All The Android Lollipop Screenshots On The Galaxy S5 Compared And Analyzed
Even though there is quite a lot of time left until we get to see Android Lollipop arrive on the Samsung Galaxy S5, we've been kept up to date accurately about its progress courtesy of folks over at Sammobile. The Samsung Galaxy S5 is said to get the Android Lollipop update by the start of December. By now we have enough screenshots with us to make a detailed analysis of how things have progressed in Android Lollipop territory at the Galaxy S5. So lets see how guys over at Samsung are doing, and how things have progressed when it comes to Android Lollipop on the Galaxy S5.
Starting from the screenshots above, which are from the earliest build releases of Android Lollipop on the Galaxy S5, we can see several changes made. Firstly, notifications cards have been improved by Samsung in the second build of Android Lollipop for the Galaxy. Secondly, icons for camera and phone calls have been increased in size for better viewing. The battery, signal strength and other icons on the notification bar on the top have also been streamlined and these end up giving a much more linear and minimalistic look. Let's compare these changes with latest Android Lollipop screenshots for the Galaxy S5 which have just been leaked today.
The first thing that you'll end up noticing about the latest Android Lollipop build is the presence of two arrows above the camera icon, which are undoubtedly to access the camera app without having to unlock the device. Notification cards remain more or less the same with only the icon color having changed slightly. The font for time and date also appears to have been slightly modified.
The Settings menu in the second sets of screenshots of Android Lollipop on the Galaxy S5 appears to be more streamlined and reduces overall visual weight significantly. It is also a tad bit more pleasing to look at. The notification bar also progresses from the black color found in KitKat and moves on to Samsung's traditional blue for the TouchWiz. The font for the Settings menu also changes and icons receive more color changes. Let's compare these changes to the latest Android Lollipop screenshots for the Samsung Galaxy S5.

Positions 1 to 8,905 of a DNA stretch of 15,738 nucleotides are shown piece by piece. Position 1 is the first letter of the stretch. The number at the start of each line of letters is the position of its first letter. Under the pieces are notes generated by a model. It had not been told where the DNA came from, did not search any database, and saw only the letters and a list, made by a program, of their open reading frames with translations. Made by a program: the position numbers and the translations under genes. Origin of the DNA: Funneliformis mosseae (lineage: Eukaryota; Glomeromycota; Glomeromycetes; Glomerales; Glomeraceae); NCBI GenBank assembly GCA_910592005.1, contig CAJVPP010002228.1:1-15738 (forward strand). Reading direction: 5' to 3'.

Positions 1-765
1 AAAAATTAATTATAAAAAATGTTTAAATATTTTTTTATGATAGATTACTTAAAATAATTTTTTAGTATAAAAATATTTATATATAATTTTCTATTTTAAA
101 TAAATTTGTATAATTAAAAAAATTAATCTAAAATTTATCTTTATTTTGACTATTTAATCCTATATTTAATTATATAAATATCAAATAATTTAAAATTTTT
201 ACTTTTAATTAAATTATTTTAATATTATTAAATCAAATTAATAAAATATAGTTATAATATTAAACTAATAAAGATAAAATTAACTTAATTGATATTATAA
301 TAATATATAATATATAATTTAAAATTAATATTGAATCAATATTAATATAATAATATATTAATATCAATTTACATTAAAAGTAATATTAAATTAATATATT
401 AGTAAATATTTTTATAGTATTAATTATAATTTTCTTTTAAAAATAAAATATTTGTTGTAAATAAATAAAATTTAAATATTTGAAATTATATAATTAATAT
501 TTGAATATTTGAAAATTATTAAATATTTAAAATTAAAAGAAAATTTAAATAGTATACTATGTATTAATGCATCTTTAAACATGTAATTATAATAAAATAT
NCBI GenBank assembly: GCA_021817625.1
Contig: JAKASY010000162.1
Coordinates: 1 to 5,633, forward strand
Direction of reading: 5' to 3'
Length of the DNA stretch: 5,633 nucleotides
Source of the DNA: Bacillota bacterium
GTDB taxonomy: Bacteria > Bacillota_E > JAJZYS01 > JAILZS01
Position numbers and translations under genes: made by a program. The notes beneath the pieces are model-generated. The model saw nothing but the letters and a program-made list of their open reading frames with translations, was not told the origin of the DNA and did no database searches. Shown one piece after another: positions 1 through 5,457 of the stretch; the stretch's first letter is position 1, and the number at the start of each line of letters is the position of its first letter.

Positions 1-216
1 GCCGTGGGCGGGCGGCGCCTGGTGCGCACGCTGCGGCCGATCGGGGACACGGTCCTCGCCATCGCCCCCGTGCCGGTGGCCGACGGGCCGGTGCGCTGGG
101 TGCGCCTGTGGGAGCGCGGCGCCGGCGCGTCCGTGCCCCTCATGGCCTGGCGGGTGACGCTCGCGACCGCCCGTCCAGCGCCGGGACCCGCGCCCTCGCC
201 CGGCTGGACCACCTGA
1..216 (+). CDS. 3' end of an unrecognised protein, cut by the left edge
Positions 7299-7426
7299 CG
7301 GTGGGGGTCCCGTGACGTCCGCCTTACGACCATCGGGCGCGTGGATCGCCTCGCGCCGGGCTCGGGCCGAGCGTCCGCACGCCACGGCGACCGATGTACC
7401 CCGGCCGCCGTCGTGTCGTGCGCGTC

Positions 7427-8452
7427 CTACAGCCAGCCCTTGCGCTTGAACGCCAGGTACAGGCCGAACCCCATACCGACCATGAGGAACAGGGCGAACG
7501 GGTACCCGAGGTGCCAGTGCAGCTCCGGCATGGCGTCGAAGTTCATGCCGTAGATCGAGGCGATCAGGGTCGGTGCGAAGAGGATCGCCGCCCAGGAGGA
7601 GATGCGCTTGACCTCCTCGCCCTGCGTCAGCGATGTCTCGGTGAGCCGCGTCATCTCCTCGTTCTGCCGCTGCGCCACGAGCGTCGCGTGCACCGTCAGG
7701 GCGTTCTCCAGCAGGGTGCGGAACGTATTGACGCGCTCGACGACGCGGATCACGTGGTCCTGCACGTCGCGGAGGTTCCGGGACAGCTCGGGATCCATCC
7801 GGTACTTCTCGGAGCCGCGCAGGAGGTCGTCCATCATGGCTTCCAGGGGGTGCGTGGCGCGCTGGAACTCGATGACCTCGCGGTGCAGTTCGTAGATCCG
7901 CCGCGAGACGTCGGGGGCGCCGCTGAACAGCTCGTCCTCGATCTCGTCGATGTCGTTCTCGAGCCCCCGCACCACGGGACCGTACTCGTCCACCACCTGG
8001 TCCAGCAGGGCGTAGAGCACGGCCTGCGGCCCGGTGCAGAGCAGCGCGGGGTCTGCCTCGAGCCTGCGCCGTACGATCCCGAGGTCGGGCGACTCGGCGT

While the notification bar remains the same the Settings menu has received some more updates on the Samsung Galaxy S5. The first thing that you should notice is that sub-menu options are no longer separated on the screen through lines and end up being displayed in one continuous form. The font for quick settings also no longer uses block letters and switches to a much better traditional look.
The Sounds menu also sees its name changed from 'Sounds' to 'Sounds and notifications'. The rest of the interface remains largely the same with similar TouchWiz integration with Android Lollipop and Lollipop's green color being replaced by Samsung's traditional blue.
Notification Center in the previous build of Android Lollipop for the Galaxy S5 saw some changes such as the brightness slider having received a color change to yellow for changing brightness. The notification center also disappeared while changing the brightness to allow the user to view content underneath it. Icons for minimum brightness and auto-brightness also received changes.
The brightness icons receive another update in this latest build. The rest of the interface remains the same with little to no changes present. Some additional icons have also been introduced in toolbox, which you will be able to see in the gallery uploaded at the end of this post.
In the second sets of screenshots received for the Galaxy S5, the About Device menu sees massive upgrade. The entire interface of the menu sees an upgrade, with information being displayed on a gray background. The back arrow besides the About Device also changes to the color black.
The most recent screenshot of the About Device menu on the Galaxy S5 sees no significant changes apart from the overall color scheme being changed to the one on the first build. It does end up looking much better in our opinion as white is more light on the eyes when compared to gray.